In the beginning there was the word— Then: let / there be light. The boy did everything he could / then: the world just broke him— into something indecipherable7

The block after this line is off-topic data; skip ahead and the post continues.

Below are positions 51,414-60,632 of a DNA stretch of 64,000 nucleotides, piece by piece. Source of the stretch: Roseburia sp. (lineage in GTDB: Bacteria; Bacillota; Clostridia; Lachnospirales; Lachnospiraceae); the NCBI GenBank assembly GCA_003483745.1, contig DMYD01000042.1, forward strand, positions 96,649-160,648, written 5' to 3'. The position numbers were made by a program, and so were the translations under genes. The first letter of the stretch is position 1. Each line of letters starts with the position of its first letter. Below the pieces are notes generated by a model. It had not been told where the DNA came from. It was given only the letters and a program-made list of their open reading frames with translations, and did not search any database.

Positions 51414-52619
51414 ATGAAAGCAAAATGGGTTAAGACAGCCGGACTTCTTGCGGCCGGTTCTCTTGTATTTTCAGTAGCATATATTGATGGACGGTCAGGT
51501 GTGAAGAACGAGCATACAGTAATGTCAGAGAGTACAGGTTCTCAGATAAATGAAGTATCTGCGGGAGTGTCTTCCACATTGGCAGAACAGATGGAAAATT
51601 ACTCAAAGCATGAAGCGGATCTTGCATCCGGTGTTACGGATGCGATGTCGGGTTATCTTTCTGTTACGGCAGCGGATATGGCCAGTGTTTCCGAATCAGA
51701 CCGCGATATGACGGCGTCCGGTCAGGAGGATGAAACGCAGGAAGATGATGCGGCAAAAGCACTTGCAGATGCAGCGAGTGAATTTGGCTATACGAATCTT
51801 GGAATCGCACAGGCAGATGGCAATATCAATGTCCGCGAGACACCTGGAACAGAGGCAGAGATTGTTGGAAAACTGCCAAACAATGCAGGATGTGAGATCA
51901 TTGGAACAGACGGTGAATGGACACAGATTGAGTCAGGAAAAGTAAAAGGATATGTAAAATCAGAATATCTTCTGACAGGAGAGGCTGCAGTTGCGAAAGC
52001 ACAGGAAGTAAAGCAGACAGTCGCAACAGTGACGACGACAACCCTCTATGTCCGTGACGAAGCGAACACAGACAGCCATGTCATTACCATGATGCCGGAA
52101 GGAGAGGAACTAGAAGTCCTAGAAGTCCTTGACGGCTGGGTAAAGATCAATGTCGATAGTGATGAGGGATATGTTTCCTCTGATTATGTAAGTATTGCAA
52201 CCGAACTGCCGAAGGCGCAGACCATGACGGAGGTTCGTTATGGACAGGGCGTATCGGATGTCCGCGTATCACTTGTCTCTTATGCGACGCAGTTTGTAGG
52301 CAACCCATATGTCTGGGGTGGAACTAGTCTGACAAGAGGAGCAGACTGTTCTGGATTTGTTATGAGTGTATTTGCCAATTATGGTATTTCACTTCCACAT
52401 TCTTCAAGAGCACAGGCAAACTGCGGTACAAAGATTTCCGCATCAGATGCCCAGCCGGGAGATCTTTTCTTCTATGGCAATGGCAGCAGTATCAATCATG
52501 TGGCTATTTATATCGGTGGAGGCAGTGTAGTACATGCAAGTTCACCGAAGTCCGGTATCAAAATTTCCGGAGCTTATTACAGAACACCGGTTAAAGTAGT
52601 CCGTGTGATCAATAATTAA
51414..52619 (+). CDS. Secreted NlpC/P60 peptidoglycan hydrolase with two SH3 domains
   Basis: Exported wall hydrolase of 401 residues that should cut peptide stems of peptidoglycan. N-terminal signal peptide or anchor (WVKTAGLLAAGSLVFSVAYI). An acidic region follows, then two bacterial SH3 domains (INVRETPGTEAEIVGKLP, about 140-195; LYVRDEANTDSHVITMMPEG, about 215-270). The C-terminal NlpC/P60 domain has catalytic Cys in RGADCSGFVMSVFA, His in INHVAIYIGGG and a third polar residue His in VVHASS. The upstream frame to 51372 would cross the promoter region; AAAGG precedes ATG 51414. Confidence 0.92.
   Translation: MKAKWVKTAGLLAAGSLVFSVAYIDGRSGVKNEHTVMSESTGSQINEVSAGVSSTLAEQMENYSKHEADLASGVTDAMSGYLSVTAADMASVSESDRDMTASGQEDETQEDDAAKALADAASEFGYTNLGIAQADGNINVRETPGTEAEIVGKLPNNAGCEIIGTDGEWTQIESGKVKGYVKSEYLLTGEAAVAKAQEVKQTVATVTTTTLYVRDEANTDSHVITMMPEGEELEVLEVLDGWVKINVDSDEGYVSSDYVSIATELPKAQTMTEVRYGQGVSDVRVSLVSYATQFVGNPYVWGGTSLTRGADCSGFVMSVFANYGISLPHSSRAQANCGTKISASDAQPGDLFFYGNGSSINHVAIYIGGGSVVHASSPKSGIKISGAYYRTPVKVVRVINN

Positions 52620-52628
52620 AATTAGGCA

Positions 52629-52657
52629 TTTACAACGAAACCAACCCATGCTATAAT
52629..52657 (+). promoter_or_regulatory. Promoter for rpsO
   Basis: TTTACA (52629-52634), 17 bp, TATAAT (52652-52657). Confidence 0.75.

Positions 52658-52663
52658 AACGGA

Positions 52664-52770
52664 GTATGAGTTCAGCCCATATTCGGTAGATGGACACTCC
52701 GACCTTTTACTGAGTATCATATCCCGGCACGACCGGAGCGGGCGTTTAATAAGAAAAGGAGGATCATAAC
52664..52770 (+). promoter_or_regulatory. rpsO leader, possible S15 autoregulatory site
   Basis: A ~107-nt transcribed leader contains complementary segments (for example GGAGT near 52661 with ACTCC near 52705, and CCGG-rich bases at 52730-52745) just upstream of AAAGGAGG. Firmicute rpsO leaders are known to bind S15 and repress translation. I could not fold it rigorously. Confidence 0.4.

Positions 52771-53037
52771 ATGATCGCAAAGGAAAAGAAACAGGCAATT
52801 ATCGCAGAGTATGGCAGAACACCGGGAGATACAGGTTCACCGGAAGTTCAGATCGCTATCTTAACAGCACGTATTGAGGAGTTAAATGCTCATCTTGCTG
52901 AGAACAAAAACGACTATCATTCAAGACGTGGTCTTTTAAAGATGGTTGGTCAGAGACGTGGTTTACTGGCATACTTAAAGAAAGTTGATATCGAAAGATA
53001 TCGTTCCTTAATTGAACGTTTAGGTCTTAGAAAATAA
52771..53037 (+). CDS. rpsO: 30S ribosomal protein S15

7 The second law of thermodynamics states that chaos and disorder increase inexorably over time; that, as the Universe ages, it must disintegrate and die. Saint Thomas Aquinas, conversely, reasoned that the Universe is a chain of causes causing other causes—way leads onto way, a poet wrote—implying a design, thus necessitating a Designer. From the first point of view, a perfect singularity bursts forth—the center cannot hold, another poet wrote—and becomes an infinity of shards and shrapnel tearing through a primordial darkness toward—what?—a somehow-dimming, placeless place where meaning ceases to exist. A thing cannot unexplode itself; when something breaks, it is broken; when something’s dead, it’s dead. At any rate: if something can die, it is always dying. So goes the argument. But for Aquinas, the Universe is no long, drawn-out death spasm, ever more devoid of meaning and life, now inching, now hurtling toward the darkest darkness. It is instead a conception. It is always a becoming, ever more unified, ever more reasoned and reasonable, ever more ordered, perfect. The Author of all this is the uncaused Cause. In the beginning was the Word. Words make more words and meaning is, eventually, the result. Or else it can be. In time. For instance: when he was in Paris, blocked, Joyce was found in his writer’s garret by a friend, despondent, his head in his hands in the dying light of the workday. Were you not able to write? the friend asked. I was able to write, that’s not the trouble. How many words did you get down, then? A blind pause. Seven. Oh. I see. Well that’s something anyway. No, that’s not it either. Well, what is it? It’s that I don’t know what order to put them in. According to Aquinas the word (or words, according to Joyce) comes first. Order follows. Or it can. In time.